Anonymous said...

Dear Joe,
Hi, my name is Allen, aka Tripper. I’m in federal prison and here is what I have to say. I look out the window at the tall fence with razor wire on top. I see the moon. Sometimes it’s full, sometimes it’s not. I look at it and wonder…is there someone out there looking at this very same moon at this very same moment? And then I begin to think of people, my family and friends, everyone I ever met. I wonder if they might be thinking about me at this same moment. Then suddenly loneliness overcomes me like a thick blanket and covers me. And I will look for sleep. Tomorrow I will begin a new day.

Join us at http://www.talesfromthecells.com/ as we explore the life of a current inmate of FCI Big Spring and the contact he has had with Infamous Criminals behind bars.

We would be more then happy to trade links with you if you would like.

|nf0tek said...

Even as someone who has spent a short time in a county jail I believe in punishment for violent criminals. As a decent society we cannot let our desire for punishment ruin our humanity.

Innocent people go to jail every day (I know this first hand). Any citizen should be able to go to jail or prison and not be assaulted, raped, fed dangerous food, exposed to disease, etc. Jail should not be a vacation resort but it should be a safe place for those who are sent.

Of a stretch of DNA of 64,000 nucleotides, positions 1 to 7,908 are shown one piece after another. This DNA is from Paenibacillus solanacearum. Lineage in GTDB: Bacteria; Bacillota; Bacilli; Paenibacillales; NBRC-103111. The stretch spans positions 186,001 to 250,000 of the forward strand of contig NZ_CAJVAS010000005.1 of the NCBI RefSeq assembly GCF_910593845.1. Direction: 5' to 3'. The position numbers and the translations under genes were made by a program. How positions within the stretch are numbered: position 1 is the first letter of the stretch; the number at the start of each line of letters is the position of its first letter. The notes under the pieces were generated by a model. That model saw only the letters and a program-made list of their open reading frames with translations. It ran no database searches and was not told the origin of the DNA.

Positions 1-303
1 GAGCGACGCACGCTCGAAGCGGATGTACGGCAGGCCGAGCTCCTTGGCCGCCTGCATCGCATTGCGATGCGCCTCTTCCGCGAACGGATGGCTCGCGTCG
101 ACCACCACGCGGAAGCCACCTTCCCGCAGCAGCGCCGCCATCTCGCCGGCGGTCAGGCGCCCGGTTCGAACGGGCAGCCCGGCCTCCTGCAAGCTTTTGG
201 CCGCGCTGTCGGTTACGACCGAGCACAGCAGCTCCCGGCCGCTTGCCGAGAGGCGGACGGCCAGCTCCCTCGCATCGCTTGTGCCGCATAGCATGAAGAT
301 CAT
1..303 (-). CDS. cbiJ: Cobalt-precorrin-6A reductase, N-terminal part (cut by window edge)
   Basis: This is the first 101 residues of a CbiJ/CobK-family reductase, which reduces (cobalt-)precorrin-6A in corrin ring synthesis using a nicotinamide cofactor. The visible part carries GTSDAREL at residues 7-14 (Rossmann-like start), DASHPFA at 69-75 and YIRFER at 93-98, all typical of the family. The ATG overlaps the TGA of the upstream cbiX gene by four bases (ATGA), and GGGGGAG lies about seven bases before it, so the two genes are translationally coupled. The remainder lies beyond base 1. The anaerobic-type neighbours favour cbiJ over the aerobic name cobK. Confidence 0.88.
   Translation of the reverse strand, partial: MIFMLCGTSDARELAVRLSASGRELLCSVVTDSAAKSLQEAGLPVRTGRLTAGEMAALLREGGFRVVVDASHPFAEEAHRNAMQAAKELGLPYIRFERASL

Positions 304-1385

If I were to lock someone in a basement with a gang of insane rapist and he or she was victimized I would be charged with serious crimes. It's not OK for the state to do the same thing and even when someone is found to be innocent the only remedy is civil. No one is charged with a crime for causing an innocent person to be assaulted, given a deadly disease, raped, etc.

Our criminal justice system should rehabilitate every person possible and warehouse the most dangerous people where they can no longer do harm. Our current system does neither except in random, small doses. The conversion of prisons and jails into commercial ventures for profit and political tools means more and more people are locked up and made into more dangerous criminals. Non violent offenders come out violent and violent ones come out ready to murder. Society pays for injustice one way or another.

Sheriff Joe's fans and the "throw away the key" people display nothing but ignorance. Unless you've been there you have no clue what you're talking about and cannot determine if it is excessive punishment, cruel and unusual, etc.

If those people cannot go spend a week or two in the same jail or prison and be safe to do so then we as a society are failing and are no better than the criminals we hope to "punish".